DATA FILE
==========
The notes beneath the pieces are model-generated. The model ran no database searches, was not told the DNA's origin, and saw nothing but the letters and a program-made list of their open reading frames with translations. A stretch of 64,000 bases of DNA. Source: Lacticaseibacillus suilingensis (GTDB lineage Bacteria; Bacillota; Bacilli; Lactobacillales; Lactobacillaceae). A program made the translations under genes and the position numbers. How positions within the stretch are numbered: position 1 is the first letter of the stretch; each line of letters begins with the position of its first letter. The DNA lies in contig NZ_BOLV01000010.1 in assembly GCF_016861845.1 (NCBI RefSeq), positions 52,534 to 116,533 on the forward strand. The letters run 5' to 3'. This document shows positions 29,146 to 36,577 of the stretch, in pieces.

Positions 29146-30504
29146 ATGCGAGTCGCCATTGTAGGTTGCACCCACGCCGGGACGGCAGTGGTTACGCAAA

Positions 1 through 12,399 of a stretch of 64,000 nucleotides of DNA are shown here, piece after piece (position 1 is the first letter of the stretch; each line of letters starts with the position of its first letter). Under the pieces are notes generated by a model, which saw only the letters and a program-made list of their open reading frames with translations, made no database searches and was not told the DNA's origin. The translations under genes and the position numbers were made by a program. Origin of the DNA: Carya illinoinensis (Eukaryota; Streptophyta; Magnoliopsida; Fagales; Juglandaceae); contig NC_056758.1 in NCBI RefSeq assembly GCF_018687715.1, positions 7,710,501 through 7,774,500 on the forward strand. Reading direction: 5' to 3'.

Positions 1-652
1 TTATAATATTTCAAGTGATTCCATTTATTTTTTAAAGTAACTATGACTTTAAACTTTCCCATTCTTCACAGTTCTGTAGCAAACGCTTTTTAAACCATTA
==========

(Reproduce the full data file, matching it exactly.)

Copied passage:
The notes beneath the pieces are model-generated. The model ran no database searches, was not told the DNA's origin, and saw nothing but the letters and a program-made list of their open reading frames with translations. A stretch of 64,000 bases of DNA. Source: Lacticaseibacillus suilingensis (GTDB lineage Bacteria; Bacillota; Bacilli; Lactobacillales; Lactobacillaceae). A program made the translations under genes and the position numbers. How positions within the stretch are numbered: position 1 is the first letter of the stretch; each line of letters begins with the position of its first letter. The DNA lies in contig NZ_BOLV01000010.1 in assembly GCF_016861845.1 (NCBI RefSeq), positions 52,534 to 116,533 on the forward strand. The letters run 5' to 3'. This document shows positions 29,146 to 36,577 of the stretch, in pieces.

Positions 29146-30504
29146 ATGCGAGTCGCCATTGTAGGTTGCACCCACGCCGGGACGGCAGTGGTTACGCAAA

Positions 1 through 12,399 of a stretch of 64,000 nucleotides of DNA are shown here, piece after piece (position 1 is the first letter of the stretch; each line of letters starts with the position of its first letter). Under the pieces are notes generated by a model, which saw only the letters and a program-made list of their open reading frames with translations, made no database searches and was not told the DNA's origin. The translations under genes and the position numbers were made by a program. Origin of the DNA: Carya illinoinensis (Eukaryota; Streptophyta; Magnoliopsida; Fagales; Juglandaceae); contig NC_056758.1 in NCBI RefSeq assembly GCF_018687715.1, positions 7,710,501 through 7,774,500 on the forward strand. Reading direction: 5' to 3'.

Positions 1-652
1 TTATAATATTTCAAGTGATTCCATTTATTTTTTAAAGTAACTATGACTTTAAACTTTCCCATTCTTCACAGTTCTGTAGCAAACGCTTTTTAAACCATTA